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Strategic Rail Finance and OnTrackAmerica for AASHTO’s Standing Committee on Rail Transportation September 2013 Realizing Railroads’ Promise.

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Presentation on theme: "Strategic Rail Finance and OnTrackAmerica for AASHTO’s Standing Committee on Rail Transportation September 2013 Realizing Railroads’ Promise."— Presentation transcript:

1 Strategic Rail Finance and OnTrackAmerica for AASHTO’s Standing Committee on Rail Transportation September 2013 Realizing Railroads’ Promise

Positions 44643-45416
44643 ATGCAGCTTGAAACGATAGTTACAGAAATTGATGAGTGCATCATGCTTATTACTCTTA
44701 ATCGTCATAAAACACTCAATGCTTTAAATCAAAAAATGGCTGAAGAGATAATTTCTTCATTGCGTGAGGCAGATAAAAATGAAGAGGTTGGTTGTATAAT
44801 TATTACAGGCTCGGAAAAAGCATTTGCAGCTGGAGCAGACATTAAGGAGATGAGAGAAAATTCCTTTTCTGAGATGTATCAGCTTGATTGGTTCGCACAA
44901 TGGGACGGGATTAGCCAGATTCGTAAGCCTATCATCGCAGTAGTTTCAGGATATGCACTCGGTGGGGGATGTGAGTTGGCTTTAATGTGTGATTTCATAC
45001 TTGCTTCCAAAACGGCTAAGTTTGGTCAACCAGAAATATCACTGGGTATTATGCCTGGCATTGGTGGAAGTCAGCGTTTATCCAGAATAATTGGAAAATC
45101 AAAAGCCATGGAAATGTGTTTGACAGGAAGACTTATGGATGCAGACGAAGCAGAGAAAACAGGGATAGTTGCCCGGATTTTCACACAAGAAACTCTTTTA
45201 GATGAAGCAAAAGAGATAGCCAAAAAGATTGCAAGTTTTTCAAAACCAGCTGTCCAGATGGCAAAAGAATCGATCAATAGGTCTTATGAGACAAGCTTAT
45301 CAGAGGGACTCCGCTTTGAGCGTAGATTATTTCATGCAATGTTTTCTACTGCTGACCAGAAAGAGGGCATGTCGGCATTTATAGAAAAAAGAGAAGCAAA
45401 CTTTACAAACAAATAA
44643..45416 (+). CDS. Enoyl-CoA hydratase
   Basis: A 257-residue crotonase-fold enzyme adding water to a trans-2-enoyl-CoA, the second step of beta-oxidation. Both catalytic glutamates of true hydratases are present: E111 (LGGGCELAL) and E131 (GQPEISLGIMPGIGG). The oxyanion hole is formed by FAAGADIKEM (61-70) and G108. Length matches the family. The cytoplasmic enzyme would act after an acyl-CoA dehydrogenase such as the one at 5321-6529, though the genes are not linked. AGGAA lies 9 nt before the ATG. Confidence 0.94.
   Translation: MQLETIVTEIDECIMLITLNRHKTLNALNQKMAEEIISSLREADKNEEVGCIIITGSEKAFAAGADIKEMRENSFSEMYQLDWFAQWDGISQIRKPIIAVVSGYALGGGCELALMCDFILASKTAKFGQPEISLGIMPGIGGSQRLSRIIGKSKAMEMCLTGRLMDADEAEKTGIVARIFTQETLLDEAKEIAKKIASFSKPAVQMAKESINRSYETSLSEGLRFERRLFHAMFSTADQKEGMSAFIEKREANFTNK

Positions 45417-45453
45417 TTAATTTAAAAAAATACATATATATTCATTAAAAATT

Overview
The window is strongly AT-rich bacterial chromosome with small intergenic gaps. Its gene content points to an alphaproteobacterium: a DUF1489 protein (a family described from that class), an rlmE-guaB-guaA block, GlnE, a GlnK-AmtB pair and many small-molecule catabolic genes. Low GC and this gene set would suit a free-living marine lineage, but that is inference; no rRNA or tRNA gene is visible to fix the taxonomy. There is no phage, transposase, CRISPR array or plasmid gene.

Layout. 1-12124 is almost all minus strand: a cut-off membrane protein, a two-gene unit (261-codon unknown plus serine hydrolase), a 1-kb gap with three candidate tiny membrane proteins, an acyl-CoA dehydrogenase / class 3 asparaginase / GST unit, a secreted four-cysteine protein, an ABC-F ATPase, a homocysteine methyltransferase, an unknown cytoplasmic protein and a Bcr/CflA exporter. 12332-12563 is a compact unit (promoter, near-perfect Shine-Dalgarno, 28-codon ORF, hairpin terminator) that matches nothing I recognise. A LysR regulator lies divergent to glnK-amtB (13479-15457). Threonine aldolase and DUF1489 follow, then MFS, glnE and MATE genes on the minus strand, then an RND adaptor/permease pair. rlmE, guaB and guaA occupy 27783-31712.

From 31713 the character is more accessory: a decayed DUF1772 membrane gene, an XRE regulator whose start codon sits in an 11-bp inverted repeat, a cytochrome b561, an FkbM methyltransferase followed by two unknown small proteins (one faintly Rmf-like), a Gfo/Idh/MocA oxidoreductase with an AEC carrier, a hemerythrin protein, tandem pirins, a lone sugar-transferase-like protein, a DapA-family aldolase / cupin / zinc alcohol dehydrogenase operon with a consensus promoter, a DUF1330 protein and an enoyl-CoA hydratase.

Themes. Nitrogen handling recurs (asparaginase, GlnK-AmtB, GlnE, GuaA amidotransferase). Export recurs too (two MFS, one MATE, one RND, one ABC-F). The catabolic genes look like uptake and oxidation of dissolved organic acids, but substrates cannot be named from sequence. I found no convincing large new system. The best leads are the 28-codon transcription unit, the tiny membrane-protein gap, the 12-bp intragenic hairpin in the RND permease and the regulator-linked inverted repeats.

2 Introductory Comments In 1996, Iowa Interstate came to me for a solution to how they could secure a $13,000,000 track upgrade loan by doing a sales-leaseback of their 550-miles of track, so I began studying everything about their financials and their history. When I learned that ADM had recently purchased 48% of Iowa Interstate, plus a 3% option, I knew I was heading toward the answer. Due to recent mergers ADM was concerned that they could be left with only UP service and wanted to have the ability to control Iowa Interstate by exercising the option to gain majority interest. Eureka, I directed my client to ask ADM to guarantee the new financing because with such a large commitment already they would certainly want to ensure the quality of the track and service. Railroad finance requires understanding each and every railroad in its own light. It defies cookie cutter approaches and this is one of the reasons why railroads, and rail projects, particularly the smaller ones, have been undercapitalized. But all of our efforts and success in project finance will not deliver the railroad system we want and need in this country unless we address one fundamental problem—capitalism’s ongoing drive toward commercial and political competition rather than collaboration for everyone’s benefit. In the 15 years since I started coming to SCORT, the freight rail network has shrunk 6%, enough to cross the United States three times. Since 1990, the rail network has shrunk by 22%. Competition is an incomplete and insufficient regulatory principle for large infrastructure systems. We face a critical moment in our country. Can we reorient our commercial activity and related public policy to support what is best for all of us, not just a few winners, because really there is no marketplace that magically repurposes all the individual competing activities and delivers an efficient transportation system?